Regardless of which mode you choose, in addition to exploring, we will devote a lot of time to fighting. Although some skirmishes can be avoided thanks to properly conducted dialogues (all issues have been recorded!), The vast majority of such situations end in a bloody shambles. The fight in Original Sin belonged to the tactical one, mainly thanks to the possibility of combining different elements, and it is no different in the case of Enhanced Edition . I have not noticed any new combinations, but it can not be hidden that individual explosions and spells look even more spectacular , although at the same time it is difficult to talk about a total revolution. The whole looks nicer to the eye, but the two probably the biggest problems of clashes from the original version are still present - at least on PlayStation 4. The first of them is the individual rounds that last for eternity. If you're facing more opponents, it's good to buy popcorn or hot tea, because the animation festival lasts a few minutes at times. Nothing has changed in this matter, which I deeply regret, because in the event of failure and the need to repeat the whole ritual, determining the game "pleasant" is simply impossible.
The second issue is closely related to another novelty in the game, which despite the "freshness" duplicates errors that irritated me in the previous version. It's about control, of course. Although the interface adapted to the pad works even concertically and in this respect the game can not be faulted, choosing individual goals is extremely troublesome . Previously, this was due to a slightly "shaking" camera, and now due to the fact that the controller is not as precise as the mouse. In some issues, this has been solved perfectly - for example, when picking up objects, we just hold the appropriate button and thus select all interactive elements. Using a special list, we can pick them up, move them, examine them and it works exactly as it should, but during a fight or wanting to initiate a conversation with a character, we are doomed only to a manually controlled "crosshair". It often happens that due to his lack of precision, click next to the opponent or instead of NPC choose the item next to him, which we then automatically steal. Effect? We lose someone's trust, alert the guards or something even worse, which forces us to load the previous record.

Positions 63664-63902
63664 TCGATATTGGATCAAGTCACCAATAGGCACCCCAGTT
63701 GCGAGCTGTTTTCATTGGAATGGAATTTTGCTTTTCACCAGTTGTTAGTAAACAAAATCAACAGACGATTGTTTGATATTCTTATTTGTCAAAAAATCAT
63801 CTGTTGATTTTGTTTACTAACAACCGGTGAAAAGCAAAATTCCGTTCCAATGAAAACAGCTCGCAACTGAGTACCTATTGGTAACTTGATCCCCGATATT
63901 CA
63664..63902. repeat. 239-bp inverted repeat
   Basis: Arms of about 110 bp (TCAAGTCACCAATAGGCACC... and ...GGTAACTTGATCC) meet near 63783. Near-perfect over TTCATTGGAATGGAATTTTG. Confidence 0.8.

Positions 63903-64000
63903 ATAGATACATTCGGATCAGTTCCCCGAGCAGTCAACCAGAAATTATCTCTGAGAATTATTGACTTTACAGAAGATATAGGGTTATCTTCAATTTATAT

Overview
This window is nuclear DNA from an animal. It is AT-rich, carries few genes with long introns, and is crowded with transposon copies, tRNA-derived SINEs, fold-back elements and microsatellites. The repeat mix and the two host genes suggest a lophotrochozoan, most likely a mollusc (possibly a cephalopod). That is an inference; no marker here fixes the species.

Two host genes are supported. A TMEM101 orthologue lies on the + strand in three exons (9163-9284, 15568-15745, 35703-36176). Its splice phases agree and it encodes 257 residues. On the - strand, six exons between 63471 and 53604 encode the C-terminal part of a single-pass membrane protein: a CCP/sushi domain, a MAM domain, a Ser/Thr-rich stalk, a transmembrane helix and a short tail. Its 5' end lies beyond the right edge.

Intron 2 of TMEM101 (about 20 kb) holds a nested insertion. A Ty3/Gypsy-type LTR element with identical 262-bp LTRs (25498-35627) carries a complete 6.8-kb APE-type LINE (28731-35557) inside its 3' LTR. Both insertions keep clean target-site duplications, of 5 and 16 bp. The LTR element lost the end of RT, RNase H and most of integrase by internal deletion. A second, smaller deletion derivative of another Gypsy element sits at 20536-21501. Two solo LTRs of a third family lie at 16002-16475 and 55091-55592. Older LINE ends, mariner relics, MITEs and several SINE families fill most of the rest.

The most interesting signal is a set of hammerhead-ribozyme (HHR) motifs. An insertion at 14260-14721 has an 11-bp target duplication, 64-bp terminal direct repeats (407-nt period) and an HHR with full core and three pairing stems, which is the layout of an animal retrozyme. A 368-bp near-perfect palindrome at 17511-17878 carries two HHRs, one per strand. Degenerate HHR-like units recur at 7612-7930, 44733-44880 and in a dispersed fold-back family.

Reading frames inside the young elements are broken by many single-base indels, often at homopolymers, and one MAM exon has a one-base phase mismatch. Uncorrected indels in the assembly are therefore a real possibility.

There are not many unpleasant situations, but the ones that happen are very frustrating. Fortunately, the developers managed to avoid what I was afraid of the most. What are we talking about? About a split screen in local cooperation mode, which as announced has appeared in the Enhanced Edition . As long as the characters controlled by the players are close together, everything takes place in one window, and when they move too far away, the whole is divided into two separate sections. We can then independently move around the world (also enter separate locations) and although at times the divisions and merges of the screen operate with a slight delay, it also gives a lot of independence in exploration. At the same time, the creators managed to get the effect that Divinity: Original Sin was in vain to look for - playing with someone else, we have the chance to really focus on developing our own character and do it completely separately and regardless of the companion. Instead of forced teamwork, we get the possibility of completely individual fun. For fans of classic RPGs, the perfect layout, especially when a second person is sitting next to it.